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Arms Control: The Missing Component in the Conversation about Terrorism

https://twitter.com/liu_jitsu/status/667890458744520704

We can’t have it both ways. We can’t be both the world’s leading champion of peace and the world’s leading supplier of arms.

--Former President Jimmy Carter, 1976

As ISIS's threat to international peace and security grows, Syria continues to funnel billions of dollars to the United States for bombs and other forms of weapons. As a result of United Nations Resolution 2249, Syria has all of the autonomy in the world to partake in whatever vague, "necessary measures" it sees fit to combat ISIL. Despite the deaths of thousands of civilians attributed to indiscriminate airstrikes lead by the Syrian government, and most recently by Russia, the war against terrorism has led to an all-out arms extravaganza in the Middle East. In fact, on November 13, 2015, the same evening of the terrorist attacks in Paris, the United States began its first steps in selling $1.29 billion of bombs to the Saudi Arabian government.

North Korea's Nuclear Test

Kim Jong-un (Photo: Bonhomme Richard, http://bit.ly/flickr-kimjongun)

North Korea claims to have completed a successful test of a hydrogen bomb on Wednesday, January 6th. This test (North Korea’s first in three years) carries the potential for nuclear war. Whether successful or not, the test has allowed North Korea to move yet another step closer to the possibility of propelling a nuclear missile toward the United States or any other country in the World.

Not only has North Korea’s test caused tension between itself and the rest of the world, it has also caused tension between the United States and China. Since the test, the US and China have been entrenched in arguments regarding China’s continuing support for North Korea. Fortunately however, US Secretary of State John Kerry and Chinese Foreign Minister Wang Yi agreed to work closely together to address their shared concerns about North Korea’s nuclear capabilities. The US has put pressure on China to tighten its control over North Korea.

China has some important choices to make in the immediate future if it wants North Korea to remain stable. One option is to cut aid to North Korea, but doing this would mean an even worse quality of life for the innocent citizens there who are already living in severe poverty. By running a nuclear test, North Korea has essentially shouted to the world that they are aggressive, active, and ready to go to war. The UN Security Council was quick to condemn this test as a “clear threat to international peace and security.”

Let's Talk About Sex...Trafficking

http://ridley-thomas.lacounty.gov/index.php/action-plan/

For those of you who don’t know, sex is fun. So fun, in fact, that people are often willing to pay for it. Reasons for paying vary widely--from extreme loneliness to fetishes one might be reluctant to explore without the anonymity of an economic exchange. Sometimes it’s just easier.

While those willing to pay for sex may (hopefully!) see a consensual transaction between two adults, there is often much more to the story.

Will We Learn this Time?

No Lost Generation: Syrian children development center https://www.usaid.gov/CRISIS/SYRIA/CHILDREN

Hunger and starvation are in the news again, this time in Syria. They shouldn’t be. For decades, the world has produced more than enough food to feed every man, woman, and child. Yet today, 16 years past the due date for ending hunger, we still have to read about it on the front page.

Even on a day when hunger is not on the front page, or any page, 17,000 children will die from easily preventable malnutrition and related infectious diseases. And for each child that dies, 10 more will live on with permanent mental and/or physical disabilities.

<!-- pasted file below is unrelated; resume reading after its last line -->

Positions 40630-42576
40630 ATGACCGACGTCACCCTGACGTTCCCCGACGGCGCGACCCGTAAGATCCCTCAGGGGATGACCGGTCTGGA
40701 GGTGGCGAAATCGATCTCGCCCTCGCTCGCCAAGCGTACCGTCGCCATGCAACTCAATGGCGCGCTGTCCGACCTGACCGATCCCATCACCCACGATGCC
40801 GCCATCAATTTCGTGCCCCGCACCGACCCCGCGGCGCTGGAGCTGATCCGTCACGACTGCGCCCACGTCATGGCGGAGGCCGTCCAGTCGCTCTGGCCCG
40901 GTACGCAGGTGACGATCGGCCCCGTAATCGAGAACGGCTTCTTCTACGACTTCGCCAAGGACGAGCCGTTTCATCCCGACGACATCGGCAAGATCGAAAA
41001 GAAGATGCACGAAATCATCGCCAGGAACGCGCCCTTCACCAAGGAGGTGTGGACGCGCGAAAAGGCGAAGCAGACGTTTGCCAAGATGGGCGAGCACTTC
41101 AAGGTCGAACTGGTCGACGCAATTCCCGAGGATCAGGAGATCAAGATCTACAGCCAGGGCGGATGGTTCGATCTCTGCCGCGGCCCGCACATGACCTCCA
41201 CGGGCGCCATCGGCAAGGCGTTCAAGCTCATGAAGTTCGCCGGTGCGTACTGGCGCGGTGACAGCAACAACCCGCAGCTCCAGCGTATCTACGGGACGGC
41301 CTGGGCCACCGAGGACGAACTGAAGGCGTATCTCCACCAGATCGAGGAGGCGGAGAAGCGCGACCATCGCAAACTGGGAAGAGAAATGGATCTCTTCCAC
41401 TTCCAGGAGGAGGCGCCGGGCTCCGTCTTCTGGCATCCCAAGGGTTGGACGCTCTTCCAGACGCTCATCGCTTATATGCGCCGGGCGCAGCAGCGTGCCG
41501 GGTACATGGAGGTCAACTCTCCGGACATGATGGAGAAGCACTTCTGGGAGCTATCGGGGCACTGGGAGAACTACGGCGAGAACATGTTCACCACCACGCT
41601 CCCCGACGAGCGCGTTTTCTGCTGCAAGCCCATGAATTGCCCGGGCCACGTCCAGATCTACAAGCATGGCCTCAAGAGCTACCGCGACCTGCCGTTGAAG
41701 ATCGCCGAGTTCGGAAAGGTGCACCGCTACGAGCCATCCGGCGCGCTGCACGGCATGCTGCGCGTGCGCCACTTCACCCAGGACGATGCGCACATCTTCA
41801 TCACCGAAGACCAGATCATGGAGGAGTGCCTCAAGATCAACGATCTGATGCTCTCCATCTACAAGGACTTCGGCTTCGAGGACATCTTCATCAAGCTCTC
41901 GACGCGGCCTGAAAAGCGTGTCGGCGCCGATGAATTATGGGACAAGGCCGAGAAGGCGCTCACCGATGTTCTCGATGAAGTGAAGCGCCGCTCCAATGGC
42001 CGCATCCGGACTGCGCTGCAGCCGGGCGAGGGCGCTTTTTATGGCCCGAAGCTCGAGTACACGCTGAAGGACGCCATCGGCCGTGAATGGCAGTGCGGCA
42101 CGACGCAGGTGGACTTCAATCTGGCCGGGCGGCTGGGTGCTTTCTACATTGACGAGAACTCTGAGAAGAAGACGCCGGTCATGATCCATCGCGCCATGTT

While some in the world suffer from threats posed by groups like ISIS, experts argue about the definition of “terrorism” and politicians debate how to defeat it. But there should be no debate about the ultimate terror--a parent’s loss of a child or fear of losing a child from a lack of food, one of the most basic of human needs. Nutritious food is one of the most basic of all inalienable human rights.

Sadder still is our failure to learn--after decades of presidential commissions, scientific studies, intelligence reports, and righteous scriptures--that when people are hungry and their children die, all humanity pays a monstrous price in the form of war, disease, revolution, terrorism, and economic instability fueled by hunger. This cost in lives and dollars is always preventable. Given the unbelievably low cost in preventing it, this policy failure should be criminal.

President Jimmy Carter has been chastised for his perceived ineptness at foreign policy, but in hindsight, his administration was the wisest and most insightful. Congress just didn’t listen.

Global Responses to Human Trafficking

https://www.ice.gov/news/releases/victim-assistance-specialist-special-agent-speak-university-richmond-students

It is truly frightening to think that there are more slaves in the world today than ever before in history.  Exploiting human beings for sex or labor is a highly profitable and thriving enterprise in almost every country in the world, including the United States.

What’s being done to combat this global problem?

January 11 has been designated by the UN General Assembly as a day to develop awareness of human trafficking.  Awareness has been growing, but remedies are slow and uncoordinated.  Effective solutions often are not accessible to victims of trafficking owing to gaps between setting international standards, enacting national laws, and implementing these laws in a humane way.

The international standards have been set out in the United Nations Convention against Transnational Organized Crimeand its Protocol to Prevent, Suppress and Punish Trafficking in Persons, Especially Women and Children. The Convention and the Protocol standards are strengthened by the International Convention on the Protection of the Rights of All Migrant Workers and Members of their Families.  The world-wide standards have been reaffirmed by regional legal frameworks such as the Council of Europe Convention on Action against Trafficking in Human Beings.

Despite clear international and regional standards, many countries have poor implementation due to limited government resources and infrastructure, a tendency to criminalize victims, and restrictive immigration policies.